Future<Void> future = service.start();
using System.Threading.Tasks;
Task task = service.Start();
#include <future>
std::future<void> future = service->start();
Additionally the event service comes with a method which we may use at any time to check if the event service is connected to the server as shown below:
Java
C# | Unity
C++
boolean result = service.isConnected();
bool result = service.IsConnected();
bool result = service->is_connected();

Step 3: Shutting Down the Service

Once we are done using the event service we may want to shut it down to free up any resources that may have been acquired during its lifetime. To do so we call the service's shutdown method, and as with the start method, we may use the asynchronous type returned to wait for this process to finish.
Java
C# | Unity
C++
import java.util.concurrent.Future;
Future<Void> future = service.shutdown();
future.get();
using System.Threading.Tasks;
Task task = service.Shutdown();
task.Wait();
#include <future>
std::future<void> future = service->shutdown();
future.wait();
In the C++ SDK the destructor for the PusherEventService runs the shutdown() member-function as well.

Service Notifications

The event services offer ways for us to listen for and handle when certain flags are raised within them, such as when they establish a connection with the server, are disconnected from the server, or encounter an error. However, the API for doing so varies between the SDKs, so we will look at them individually throughout this section.

Java SDK

For the Java SDK we provide the IConnectionEventListener interface which may be passed to the service through any of the start() methods which accept it as an argument. The example code block below shows how this listener may be set with an anonymous class.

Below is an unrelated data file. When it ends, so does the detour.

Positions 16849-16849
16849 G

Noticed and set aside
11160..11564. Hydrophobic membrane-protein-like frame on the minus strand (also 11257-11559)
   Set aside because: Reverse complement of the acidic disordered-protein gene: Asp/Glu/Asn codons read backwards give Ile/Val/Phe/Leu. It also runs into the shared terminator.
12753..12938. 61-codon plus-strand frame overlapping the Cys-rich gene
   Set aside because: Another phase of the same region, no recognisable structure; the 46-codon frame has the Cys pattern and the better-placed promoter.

import com.enjin.sdk.events.IConnectionEventListener;
service.start(new IConnectionEventListener() {
@Override
public void onConnect() { /* Place code here */ }
@Override
public void onDisconnect() { /* Place code here */ }
@Override
public void onError(Exception e) { /* Place code here */ }
});
The IConnectionEventListener interface utilizes default methods, which enables us to override only the methods we wish to implement ourselves and ignore the rest.

C# and Unity SDKs

For the C# and Unity SDKs we utilize .NET's field like events for raising events related to the service's internal state. The example code block below shows how these events may be used with a delegate.
service.Connected += (sender, args) => { /* Place code here */ };
service.Disconnected += (sender, args) => { /* Place code here */ };
service.Error += (sender, exception) => { /* Place code here */ };

C++ SDK

For the C++ SDK we utilize the function wrapper std::function from the standard library as our handler for notifications raised by the service. The example code block below shows how these handlers may be used with lambda expressions.
service->set_connected_handler([]() { /* Place code here */ });
service->set_disconnected_handler([]() { /* Place code here */ });
service->set_error_handler([](const std::exception& e) { /* Place code here */ });